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OREM, Utah (AP) -- A Brigham Young University student stranded in Lima, Peru, may be allowed to return next month, but his mother may be forced to return to Peru permanently, the family and their attorney said.
Alex Castro, 17, will have to wait until December, a month before winter classes begin at BYU, before immigration officials will reconsider his request for a student visa, unless his mother's application for a business visa is approved before then.
"All the documents under the law are OK, and I don't understand why the U.S. Embassy in Peru wants to take more time," said Castro's mother, Eurocia. "My son has a hope that the time will pass soon."
Officials from the Bureau of Citizenship and Immigration Services in Salt Lake City denied a request by the family's attorney for a letter acknowledging Castro's status as a legal U.S. resident.
The attorney, S. Austin Johnson, requested the letter after U.S. Embassy officials in Lima said a letter was required for the teenager to obtain a student visa.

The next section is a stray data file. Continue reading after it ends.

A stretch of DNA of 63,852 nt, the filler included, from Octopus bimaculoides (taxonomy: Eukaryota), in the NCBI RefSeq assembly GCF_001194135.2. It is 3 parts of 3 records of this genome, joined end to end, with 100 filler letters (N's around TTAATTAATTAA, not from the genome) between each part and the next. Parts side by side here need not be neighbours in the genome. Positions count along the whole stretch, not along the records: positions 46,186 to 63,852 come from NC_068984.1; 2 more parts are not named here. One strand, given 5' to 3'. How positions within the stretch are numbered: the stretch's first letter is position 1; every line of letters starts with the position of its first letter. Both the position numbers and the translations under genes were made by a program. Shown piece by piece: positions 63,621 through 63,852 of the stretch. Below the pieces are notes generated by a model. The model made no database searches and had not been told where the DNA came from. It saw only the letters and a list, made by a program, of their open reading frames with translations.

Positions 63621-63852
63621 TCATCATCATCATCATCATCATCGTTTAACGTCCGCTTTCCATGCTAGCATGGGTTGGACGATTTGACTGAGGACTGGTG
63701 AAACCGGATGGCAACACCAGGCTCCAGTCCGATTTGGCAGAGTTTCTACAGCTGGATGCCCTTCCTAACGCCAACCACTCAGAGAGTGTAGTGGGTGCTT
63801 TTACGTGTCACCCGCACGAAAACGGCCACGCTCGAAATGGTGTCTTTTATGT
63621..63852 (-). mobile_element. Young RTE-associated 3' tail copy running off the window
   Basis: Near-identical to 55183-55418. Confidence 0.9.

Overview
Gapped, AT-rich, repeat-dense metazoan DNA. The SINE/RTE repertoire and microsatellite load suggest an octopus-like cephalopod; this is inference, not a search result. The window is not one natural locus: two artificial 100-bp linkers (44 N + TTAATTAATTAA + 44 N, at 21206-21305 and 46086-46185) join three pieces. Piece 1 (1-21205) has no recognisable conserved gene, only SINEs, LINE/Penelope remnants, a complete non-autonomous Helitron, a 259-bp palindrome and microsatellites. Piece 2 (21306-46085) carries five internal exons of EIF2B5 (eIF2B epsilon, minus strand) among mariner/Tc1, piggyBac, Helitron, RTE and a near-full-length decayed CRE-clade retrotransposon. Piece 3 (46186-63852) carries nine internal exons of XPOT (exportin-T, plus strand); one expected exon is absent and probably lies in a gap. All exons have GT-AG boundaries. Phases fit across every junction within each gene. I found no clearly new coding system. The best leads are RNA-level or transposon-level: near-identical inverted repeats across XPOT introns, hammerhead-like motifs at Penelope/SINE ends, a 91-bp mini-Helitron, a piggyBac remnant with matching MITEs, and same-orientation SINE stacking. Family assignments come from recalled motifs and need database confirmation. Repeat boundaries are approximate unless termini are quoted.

The bureau told the family it was not common practice to write letters of that nature and that the embassy should be able to make a decision based on a review of documents already obtained from the family.
Castro's parents applied for a business visa for their copyright and patent business in Orem. Under this type of visa, their son would be considered a legal resident.
However, Castro's legal status came into question after the Bureau of Citizenship and Immigration Services reportedly lost the original application and the family began the process of reapplying.
While waiting for the new application to be processed, Castro was accepted at BYU and told by school officials that he needed to return to Peru for a student visa. He left his home in Orem for Lima nearly two months ago.
He was banned from returning after U.S. Embassy officials said he had been living illegally in the United States for more than a year because the business visa had not gone through.
If the business visa is not approved, Eurocia would be evicted from the United States.
"She's wondering if they're just trying to pressure her to give up and go back home," said Johnson.
(Copyright 2003 by The Associated Press. All Rights Reserved.)